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Marc GoldbergCEOTrust Metrics
Ad quality issues, such as fraud and viewability, have been the plight of the digital advertising industry for some time. But the 2016 US presidential election cycle unearthed another threat to quality: fake news. Marc Goldberg, CEO of publisher verification firm Trust Metrics, spoke with eMarketer’s Lauren Fisher about how he expects advertisers will modify their ad spending and strategy in 2017 as a result of these challenges.
eMarketer: How will advertisers’ investment in digital display advertising change in 2017?
Marc Goldberg: The election cycle added a lot of additional traffic in 2016. Some of that was due to fake news, and some was due to interest in the political conversation. Given that, 2017 will be a bit of an adjustment year. Less inventory will be available, which will impact spending and rates.
The election cycle opened brands’ eyes to safety concerns such as fake news and hate. Add to that brand safety, bots and advertisers wanting to use more protection as they buy, [and that] will lower last year’s surplus of inventory to a more realistic pool of inventory for advertisers.
If advertisers are not willing to increase rates to secure quality inventory, they will miss out on the digital opportunity and, as a result, have to start shifting some budgets around.
eMarketer: Where will those budgets go?
Goldberg: It’s possible that we’ll see digital budgets shift back into other mediums for a short period if we can’t fix the things that are wrong with digital.
eMarketer: What channels will benefit from this?
Goldberg: Audio may do a little better, as well as outdoor. Digital outdoor is new and unique, and there could be additional benefits with all of the new connected devices out there. Ultimately, I think dollars will move into TV and over-the-top. TV is still a great medium, and it will grab back some of its losses due to digital’s inability to deliver on its promises.
eMarketer: What other frustrations do advertisers have with digital?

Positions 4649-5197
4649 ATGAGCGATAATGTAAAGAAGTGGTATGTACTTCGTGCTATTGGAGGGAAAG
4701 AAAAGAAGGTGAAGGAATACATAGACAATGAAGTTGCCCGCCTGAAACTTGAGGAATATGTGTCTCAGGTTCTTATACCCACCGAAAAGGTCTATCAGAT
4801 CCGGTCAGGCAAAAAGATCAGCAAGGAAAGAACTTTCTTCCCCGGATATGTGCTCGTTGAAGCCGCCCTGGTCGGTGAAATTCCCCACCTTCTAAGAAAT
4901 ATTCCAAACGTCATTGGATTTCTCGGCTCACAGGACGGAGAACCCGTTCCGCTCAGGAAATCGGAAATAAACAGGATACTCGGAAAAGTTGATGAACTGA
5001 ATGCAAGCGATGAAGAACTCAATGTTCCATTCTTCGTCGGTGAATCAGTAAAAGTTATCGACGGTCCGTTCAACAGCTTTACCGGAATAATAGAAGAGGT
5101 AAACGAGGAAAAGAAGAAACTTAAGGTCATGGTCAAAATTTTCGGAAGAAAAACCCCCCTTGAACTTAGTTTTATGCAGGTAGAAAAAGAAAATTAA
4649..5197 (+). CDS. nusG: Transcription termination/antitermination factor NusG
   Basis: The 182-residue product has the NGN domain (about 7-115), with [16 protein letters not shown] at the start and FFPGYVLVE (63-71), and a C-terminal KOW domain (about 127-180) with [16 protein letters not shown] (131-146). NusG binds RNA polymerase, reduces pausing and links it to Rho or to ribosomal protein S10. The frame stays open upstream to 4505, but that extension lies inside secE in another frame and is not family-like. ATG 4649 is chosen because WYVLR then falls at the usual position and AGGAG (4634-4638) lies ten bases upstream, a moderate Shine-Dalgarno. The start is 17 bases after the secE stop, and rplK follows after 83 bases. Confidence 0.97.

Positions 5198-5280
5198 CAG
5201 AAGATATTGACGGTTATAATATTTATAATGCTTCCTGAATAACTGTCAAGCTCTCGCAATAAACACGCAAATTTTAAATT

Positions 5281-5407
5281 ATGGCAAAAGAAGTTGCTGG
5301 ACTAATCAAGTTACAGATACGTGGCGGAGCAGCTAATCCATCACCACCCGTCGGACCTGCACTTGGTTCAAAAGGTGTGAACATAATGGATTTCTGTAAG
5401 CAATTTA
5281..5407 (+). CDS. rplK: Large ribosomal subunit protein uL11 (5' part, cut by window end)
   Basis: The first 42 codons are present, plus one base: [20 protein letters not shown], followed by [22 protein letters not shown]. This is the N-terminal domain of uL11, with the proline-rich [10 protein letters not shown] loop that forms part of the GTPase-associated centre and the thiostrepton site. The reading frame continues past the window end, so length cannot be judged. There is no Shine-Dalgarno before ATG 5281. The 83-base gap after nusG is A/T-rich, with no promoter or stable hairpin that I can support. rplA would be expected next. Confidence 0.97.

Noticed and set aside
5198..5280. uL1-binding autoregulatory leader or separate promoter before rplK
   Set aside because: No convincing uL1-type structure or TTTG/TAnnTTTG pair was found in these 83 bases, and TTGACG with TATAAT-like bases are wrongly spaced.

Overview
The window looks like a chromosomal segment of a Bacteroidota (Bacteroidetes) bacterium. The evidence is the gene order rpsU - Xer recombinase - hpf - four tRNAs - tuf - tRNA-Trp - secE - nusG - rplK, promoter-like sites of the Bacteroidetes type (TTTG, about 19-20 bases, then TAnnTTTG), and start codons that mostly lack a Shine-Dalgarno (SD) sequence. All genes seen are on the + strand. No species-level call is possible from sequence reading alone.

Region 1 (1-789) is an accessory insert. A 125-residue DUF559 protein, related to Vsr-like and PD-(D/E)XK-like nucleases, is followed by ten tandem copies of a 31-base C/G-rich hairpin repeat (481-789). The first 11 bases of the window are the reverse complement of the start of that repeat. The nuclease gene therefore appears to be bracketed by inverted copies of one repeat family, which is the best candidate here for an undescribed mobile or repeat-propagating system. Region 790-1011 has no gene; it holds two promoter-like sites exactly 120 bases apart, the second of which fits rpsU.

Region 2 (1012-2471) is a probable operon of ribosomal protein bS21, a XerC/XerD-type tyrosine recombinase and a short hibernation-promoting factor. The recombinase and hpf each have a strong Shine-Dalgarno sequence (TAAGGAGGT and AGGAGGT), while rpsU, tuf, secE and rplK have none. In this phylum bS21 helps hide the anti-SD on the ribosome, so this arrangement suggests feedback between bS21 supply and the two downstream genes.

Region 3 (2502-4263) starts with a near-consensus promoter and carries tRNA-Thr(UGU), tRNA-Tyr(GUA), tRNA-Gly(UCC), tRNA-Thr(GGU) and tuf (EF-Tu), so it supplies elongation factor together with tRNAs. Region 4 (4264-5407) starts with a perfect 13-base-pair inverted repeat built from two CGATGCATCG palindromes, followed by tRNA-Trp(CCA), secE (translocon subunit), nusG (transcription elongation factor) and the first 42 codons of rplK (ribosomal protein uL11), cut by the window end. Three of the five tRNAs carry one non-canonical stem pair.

Goldberg: Advertisers are fed up with what’s going on in programmatic, and they’re fed up with Facebook and Twitter for being misleading with their metrics. They’re fed up with fake news. A lot of agencies are having to pitch or repitch business. Relationships have soured over the last 18 months because of the lack of transparency and the inability to do digital right. Agency relationships have changed, and anyone pitching new business must address issues like quality, nonhuman traffic and viewability.
eMarketer: Trust Metrics uses the whitelist approach to fight issues of ad quality. Do a lot of advertisers want to take this more aggressive approach to filtering for ad quality, vs. blacklists that block ads on sites known to be offenders?
Goldberg: Yes, we are seeing more people care about whitelists. It’s helpful for anyone jumping into programmatic for the first time, like pharmaceutical firms. Whitelists are also coming into people’s heads more now that they need to protect themselves against things like fake news.
These types of placements aren’t what advertisers intended when they put their money into programmatic. They don’t want to be on sites that were built purely to gain by having 77 ads and bucking viewability numbers. People are realizing that a blacklist system still allows criminals to make money, and they don’t want to be a part of it.
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